About this Research Topic
Understanding the biomechanical, physiological, and neuromuscular determinants of swimming performance is still challenging. The aquatic environment is the major obstacle to obtaining, analyzing, and evaluating measures that contribute to or even determine performance, and there is also a wide variety of events (in swimming pools and open water), with a duration from a few seconds (50 m freestyle) to hours (25 km open water).
Biomechanical contributions, obtained with videogrammetry and dynamometry techniques in two or three dimensions, have helped to understand the kinematic and kinetic aspects of the different swimming strokes. These have been investigated under different intensities, in both training and competition and with particular attention to issues involving the generation of propulsive force and drag. Equally, energetic aspects contribute to the understanding of swimming performance. Specifically, metabolic contributions and oxygen uptake kinetics, with their adaptations to different types and periods of training and detraining. Finally, neuromuscular research, seeking to examine the response to different factors, such as fatigue, intensity, speed and technique, have so sought to portray swimming performance more precisely. Considering that there are four different competitive swimming strokes and competitions of different durations, each of these aspects should be carefully considered when discussing swimming training and performance.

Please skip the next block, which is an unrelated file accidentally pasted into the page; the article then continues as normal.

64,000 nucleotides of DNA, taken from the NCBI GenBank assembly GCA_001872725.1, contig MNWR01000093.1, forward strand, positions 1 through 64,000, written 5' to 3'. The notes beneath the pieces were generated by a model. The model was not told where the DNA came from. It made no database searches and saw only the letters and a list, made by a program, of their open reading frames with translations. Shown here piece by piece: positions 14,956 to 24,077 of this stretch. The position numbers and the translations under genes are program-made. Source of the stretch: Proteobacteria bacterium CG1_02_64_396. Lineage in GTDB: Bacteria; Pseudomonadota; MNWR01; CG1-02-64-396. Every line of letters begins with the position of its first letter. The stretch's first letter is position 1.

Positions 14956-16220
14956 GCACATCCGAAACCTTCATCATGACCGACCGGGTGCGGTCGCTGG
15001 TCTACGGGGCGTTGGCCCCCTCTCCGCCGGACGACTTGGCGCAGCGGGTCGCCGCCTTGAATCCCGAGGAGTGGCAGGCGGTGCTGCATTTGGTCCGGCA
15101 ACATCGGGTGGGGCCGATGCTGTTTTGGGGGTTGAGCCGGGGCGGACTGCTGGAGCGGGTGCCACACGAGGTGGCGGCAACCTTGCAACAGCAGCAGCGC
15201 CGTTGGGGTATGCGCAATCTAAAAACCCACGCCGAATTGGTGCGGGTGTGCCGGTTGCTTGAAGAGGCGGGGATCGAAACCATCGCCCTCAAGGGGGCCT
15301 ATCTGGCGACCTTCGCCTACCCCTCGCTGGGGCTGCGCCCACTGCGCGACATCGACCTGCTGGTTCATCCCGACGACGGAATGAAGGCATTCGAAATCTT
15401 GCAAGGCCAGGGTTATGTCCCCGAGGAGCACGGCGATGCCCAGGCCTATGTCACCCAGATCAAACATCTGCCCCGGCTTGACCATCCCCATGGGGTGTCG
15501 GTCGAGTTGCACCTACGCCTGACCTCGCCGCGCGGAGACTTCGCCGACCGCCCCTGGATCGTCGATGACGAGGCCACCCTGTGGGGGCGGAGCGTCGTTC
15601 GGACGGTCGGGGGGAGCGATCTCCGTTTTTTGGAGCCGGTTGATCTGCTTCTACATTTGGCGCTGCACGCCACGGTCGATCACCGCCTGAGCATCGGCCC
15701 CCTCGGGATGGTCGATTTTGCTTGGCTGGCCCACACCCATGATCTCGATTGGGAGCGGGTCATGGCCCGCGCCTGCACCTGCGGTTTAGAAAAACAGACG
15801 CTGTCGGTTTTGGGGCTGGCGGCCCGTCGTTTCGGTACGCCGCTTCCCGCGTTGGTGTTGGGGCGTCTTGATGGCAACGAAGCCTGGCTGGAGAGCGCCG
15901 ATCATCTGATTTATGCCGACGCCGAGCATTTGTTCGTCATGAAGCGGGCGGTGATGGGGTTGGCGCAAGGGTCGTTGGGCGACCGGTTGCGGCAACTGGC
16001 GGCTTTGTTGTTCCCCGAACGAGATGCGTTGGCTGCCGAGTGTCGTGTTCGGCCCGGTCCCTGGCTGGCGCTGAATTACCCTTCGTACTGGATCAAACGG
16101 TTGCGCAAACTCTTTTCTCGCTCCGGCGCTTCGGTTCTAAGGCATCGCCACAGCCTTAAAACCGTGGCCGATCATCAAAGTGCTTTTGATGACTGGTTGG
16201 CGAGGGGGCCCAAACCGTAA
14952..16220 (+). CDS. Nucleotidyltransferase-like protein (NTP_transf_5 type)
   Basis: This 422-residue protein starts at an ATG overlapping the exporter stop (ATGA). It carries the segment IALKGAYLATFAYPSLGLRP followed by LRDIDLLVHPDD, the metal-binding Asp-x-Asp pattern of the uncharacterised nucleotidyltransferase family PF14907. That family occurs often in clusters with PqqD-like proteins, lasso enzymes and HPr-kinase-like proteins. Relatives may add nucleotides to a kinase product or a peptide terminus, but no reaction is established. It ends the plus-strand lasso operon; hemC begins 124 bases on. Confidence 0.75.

More global issues, such as swimming coordination, propelling efficiency and energy cost, are still under scientific discussion, possibly due to different concepts, methods, and available technology. Therefore, new technologies, such as inertial and pressure sensors, different methods of analysis, such as neural networks, will possibly contribute even more to understanding this challenging sport.
The objective of this Research Topic is to obtain and strengthen evidence of training and swimming performance to increase scientific knowledge in the area. We welcome quantitative analysis in swimming training and performance that enhance our knowledge of:
• Physiological components of swimming training and performance;
• Biomechanical components of swimming training and performance;
• Neuromuscular components of swimming training and performance;
• Biophysical components of swimming training and performance.
Keywords: assessment, aquatic sports, energy, kinematics, kinetics, drag, propelling efficiency, physiology, motor control
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